Rationing is the controlled distribution of scarce resources, goods, or services. Rationing controls the size of the ration, one's allotted portion of the resources being distributed on a particular day or at a particular time.
In economics, rationing is an artificial restriction of demand. It is done to keep price below the equilibrium (market-clearing) price determined by the process of supply and demand in an unfettered market. Thus, rationing can be complementary to price controls. An example of rationing in the face of rising prices took place in the Netherlands, where there was rationing of gasoline in the 1973 energy crisis.
A reason for setting the price lower than would clear the market may be that there is a shortage, which would drive the market price very high. High prices, especially in the case of necessities, are undesirable with regard to those who cannot afford them. Traditionalist economists argue, however, that high prices act to reduce waste of the scarce resource while also providing incentive to produce more (this approach requires assuming no horizontal inequality).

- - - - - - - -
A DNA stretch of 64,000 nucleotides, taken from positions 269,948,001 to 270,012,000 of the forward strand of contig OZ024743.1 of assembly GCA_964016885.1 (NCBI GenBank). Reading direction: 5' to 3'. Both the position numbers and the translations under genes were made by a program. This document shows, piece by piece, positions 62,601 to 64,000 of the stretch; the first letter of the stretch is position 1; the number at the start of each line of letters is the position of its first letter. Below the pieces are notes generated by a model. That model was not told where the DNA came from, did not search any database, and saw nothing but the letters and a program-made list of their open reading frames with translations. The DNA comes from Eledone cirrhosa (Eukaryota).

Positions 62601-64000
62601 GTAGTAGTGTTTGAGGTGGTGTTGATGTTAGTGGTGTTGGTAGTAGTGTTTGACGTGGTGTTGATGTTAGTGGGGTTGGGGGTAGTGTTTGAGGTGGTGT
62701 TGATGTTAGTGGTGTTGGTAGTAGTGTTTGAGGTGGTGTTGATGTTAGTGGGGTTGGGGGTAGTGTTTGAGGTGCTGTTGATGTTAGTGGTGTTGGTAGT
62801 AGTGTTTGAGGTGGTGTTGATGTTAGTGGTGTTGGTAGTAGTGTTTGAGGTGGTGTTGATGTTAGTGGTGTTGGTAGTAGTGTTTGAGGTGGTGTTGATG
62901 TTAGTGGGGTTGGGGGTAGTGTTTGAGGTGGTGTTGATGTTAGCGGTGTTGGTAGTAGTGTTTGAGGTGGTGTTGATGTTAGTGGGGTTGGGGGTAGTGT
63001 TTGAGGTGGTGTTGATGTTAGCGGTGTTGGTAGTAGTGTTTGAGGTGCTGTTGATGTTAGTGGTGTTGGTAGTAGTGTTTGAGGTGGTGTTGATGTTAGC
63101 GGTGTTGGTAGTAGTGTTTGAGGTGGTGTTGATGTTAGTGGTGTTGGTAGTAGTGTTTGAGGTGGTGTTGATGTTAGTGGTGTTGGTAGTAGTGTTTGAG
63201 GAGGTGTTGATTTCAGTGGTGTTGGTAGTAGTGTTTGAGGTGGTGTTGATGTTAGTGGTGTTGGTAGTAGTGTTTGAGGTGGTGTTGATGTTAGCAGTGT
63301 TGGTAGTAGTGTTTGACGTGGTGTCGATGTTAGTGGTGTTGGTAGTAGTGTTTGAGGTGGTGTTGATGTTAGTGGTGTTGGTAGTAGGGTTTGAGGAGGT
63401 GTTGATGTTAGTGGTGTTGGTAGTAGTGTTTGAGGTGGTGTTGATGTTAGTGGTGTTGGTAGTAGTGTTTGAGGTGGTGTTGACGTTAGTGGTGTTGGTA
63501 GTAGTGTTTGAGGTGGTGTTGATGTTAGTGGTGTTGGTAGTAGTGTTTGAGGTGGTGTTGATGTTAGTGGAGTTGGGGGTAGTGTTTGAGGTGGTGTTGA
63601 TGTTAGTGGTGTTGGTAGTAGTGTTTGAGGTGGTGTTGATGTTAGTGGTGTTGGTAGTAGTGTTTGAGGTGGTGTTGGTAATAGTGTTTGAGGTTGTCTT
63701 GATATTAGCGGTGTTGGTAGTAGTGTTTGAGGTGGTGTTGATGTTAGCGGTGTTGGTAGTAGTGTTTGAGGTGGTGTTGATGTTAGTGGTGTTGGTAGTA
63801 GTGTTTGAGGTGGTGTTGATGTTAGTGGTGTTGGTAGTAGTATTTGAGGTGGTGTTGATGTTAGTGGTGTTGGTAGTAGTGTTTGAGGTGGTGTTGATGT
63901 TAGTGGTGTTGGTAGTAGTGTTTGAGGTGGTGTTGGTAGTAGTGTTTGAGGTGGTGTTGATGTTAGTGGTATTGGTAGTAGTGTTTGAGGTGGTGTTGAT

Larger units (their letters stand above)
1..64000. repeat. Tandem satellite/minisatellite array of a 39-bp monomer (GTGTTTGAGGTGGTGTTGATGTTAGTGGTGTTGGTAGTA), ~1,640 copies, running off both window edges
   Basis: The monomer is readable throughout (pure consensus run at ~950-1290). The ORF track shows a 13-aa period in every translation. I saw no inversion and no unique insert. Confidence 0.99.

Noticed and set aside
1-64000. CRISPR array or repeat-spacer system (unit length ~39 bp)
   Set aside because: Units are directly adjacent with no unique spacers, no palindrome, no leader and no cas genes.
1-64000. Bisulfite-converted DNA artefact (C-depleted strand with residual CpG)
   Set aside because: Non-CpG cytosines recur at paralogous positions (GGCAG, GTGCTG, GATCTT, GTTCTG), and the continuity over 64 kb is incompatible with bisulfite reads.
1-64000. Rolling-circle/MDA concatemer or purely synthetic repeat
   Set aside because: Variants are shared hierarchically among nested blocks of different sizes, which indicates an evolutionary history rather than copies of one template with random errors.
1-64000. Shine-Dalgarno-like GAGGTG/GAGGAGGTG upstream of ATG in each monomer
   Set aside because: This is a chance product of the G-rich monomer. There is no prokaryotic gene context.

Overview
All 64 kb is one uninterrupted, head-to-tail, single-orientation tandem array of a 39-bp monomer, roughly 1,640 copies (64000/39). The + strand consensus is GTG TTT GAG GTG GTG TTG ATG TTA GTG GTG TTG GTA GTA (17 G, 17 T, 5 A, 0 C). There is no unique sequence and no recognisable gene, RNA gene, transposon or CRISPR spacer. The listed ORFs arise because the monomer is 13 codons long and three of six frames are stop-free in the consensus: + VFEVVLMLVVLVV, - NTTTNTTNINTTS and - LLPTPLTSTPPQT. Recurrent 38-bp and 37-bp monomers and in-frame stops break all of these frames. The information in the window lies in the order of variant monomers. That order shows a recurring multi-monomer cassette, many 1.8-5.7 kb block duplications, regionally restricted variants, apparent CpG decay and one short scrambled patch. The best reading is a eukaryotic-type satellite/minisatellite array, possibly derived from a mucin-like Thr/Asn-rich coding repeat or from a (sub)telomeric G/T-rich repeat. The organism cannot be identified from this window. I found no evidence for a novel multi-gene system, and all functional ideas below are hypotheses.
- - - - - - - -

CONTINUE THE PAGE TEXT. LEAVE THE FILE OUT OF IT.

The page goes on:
In wartime, it is usually extremely important for a government to ensure that everybody has access to a bare minimum of supplies, as everybody must co-operate to beat the enemy and it is in nobody's interest that some should starve or go naked.
Rationing using coupons is only one kind of non-price rationing. For example, scarce products can be rationed using queues. This is seen, for example, at amusement parks, where one pays a price to get in and then need not pay any price to go on the rides. Similarly, in the absence of road pricing, access to roads is rationed in a first come, first served queueing process, leading to congestion.
Authorities which introduce rationing often have to deal with the rationed goods being sold illegally on the black market.
Health care rationing